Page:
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Big Banks Pushed to Outsource Mortgages

Monday, 13 Aug 2012 | 12:32 PM ET

In the wake of the financial crisis and still in the midst of the foreclosure mess, the Consumer Financial Protection Bureauannounced new rules for mortgage servicers designed to protect borrowers and get them faster, more effective and informative service.

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The proposed changes by the CFPB would require servicers to consider applications for help from troubled borrowers within 30 days of receiving them. Meanwhile, servicers would not be allowed to proceed with a foreclosure until the decision on a potential modification has been made.

The new rules would apply to all mortgage servicers, not just the nation’s five largest banks that earlier this year agreed to a $25 billion settlement in the wake of the “robo-signing” paperwork scandal.

The new guidelines present new challenges to mortgage servicers — especially big banks already overwhelmed with delinquent loans.

“There’s a finite amount of capacity in the servicing enterprise today, and the system by design was never set up to withstand these rates of delinquency, these high rates of foreclosure for an extended and protracted period of time which is where we’re at right now,” said Edward Delgado, COO of Wingspan Portfolio Advisors, a Texas-based specialty servicer.

That is why many institutions are increasingly farming out servicing, or directly selling the loans to so-called specialty servicers. These entities, which number about two dozen, often have more experience and resources to deal with troubled loans.

Despite improvements in the overall mortgage markets, 5.8 million loans — or 11.9 percent of all residential U.S. mortgages — were either delinquent or in the foreclosure process at the end of June, according to Mortgage Bankers Associationdata. Mortgage delinquencies increased in the second quarter of this year, reversing a trend of fairly steady drops in the rate.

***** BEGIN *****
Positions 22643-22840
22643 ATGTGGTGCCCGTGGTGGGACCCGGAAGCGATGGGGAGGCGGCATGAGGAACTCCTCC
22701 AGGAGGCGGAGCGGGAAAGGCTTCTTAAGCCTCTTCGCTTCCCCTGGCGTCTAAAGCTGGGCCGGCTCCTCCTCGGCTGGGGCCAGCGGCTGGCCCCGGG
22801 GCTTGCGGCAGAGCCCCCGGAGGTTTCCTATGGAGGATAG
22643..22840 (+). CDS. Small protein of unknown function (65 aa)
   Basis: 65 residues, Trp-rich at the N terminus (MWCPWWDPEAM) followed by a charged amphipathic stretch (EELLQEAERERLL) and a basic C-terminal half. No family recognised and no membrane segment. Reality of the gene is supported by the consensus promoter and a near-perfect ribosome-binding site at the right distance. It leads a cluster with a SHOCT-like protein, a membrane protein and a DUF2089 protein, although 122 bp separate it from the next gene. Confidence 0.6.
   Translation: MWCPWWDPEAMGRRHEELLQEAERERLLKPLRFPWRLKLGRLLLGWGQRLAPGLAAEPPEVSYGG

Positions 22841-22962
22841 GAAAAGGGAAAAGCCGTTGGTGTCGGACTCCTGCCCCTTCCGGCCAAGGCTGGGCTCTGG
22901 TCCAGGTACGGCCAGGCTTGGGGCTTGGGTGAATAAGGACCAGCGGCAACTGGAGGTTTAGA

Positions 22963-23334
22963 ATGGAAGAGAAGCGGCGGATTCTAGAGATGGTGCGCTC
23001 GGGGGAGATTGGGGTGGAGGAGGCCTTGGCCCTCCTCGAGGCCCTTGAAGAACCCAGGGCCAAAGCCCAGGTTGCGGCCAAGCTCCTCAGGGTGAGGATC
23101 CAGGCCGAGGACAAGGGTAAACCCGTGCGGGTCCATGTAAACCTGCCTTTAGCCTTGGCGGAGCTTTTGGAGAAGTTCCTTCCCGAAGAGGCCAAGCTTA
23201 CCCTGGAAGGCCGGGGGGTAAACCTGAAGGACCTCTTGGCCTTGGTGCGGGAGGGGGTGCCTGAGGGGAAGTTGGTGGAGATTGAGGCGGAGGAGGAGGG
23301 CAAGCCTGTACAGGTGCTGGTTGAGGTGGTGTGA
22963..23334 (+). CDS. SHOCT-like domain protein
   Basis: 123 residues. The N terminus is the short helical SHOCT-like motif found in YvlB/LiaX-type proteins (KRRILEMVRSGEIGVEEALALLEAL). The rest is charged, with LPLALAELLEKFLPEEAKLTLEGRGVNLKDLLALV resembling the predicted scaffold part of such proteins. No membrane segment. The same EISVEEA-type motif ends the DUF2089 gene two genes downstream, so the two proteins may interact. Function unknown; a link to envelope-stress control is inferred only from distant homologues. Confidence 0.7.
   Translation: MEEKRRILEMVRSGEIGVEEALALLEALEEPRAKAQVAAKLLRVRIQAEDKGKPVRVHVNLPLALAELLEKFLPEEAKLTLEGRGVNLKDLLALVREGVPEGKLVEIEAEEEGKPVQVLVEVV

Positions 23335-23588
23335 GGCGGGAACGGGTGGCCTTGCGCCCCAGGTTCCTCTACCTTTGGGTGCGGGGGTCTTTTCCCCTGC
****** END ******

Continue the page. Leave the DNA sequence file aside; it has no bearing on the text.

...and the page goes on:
The bureau's new policy "amplifies our role as a strategic partner in the prevention of foreclosures for the most part, by enhancing our outreach to homeowners and working closely with the banks to make contact,” said Delgado. He said his company works with smaller pools of troubled loans and can therefore conduct consumer outreach more effectively, even go door-to-door.

Just last week CitiMortgage announced it is selling $158 million worth of mortgagesto special servicer Carrington Capital, which will conduct a deed-for-lease program. That’s where troubled borrowers turn over ownership of the home to Carrington and then can rent the home back if they choose, sidestepping a more costly and credit-crushing foreclosure.

“As a financial institution, managing a program of this nature is not within our area of expertise, so we joined with Carrington, one of the best property management companies in the country, to help make this program work,” said Sanjiv Das, CEO of CitiMortgage in a release.

Insiders at Carrington said they expect to see more deals like Citi's, saying federal regulators are actually pushing larger banks to offload bad loans. The larger firms simply don’t have the capacity to handle the large volume of delinquent loans, made abundantly clear in hundreds of stories from frustrated borrowers who face foreclosure. They tell of lost documents, impersonal service and constant runaround.

Now specialty servicers stand to gain more business; publicly traded servicers like Nationstar, Ocwen , Walter Investment Management may be good bets for investors, as the foreclosure crisis plods on.

“The further we go into the crisis — the addition layers of regulatory oversight, the complexity of various programs that are being engaged — the more that the larger banks will presume a position of being a master servicer maintaining control and oversight of key functions," said Wingspan's Delgado. He added the role of special servicer would "continue to expand across the marketplace.”

—By CNBC's Diana Olick

Questions? Comments? RealtyCheck@cnbc.comAnd follow me on Twitter @Diana_Olick

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  • Diana Olick serves as CNBC's real estate correspondent as well as the editor of the Realty Check section on CNBC.com.

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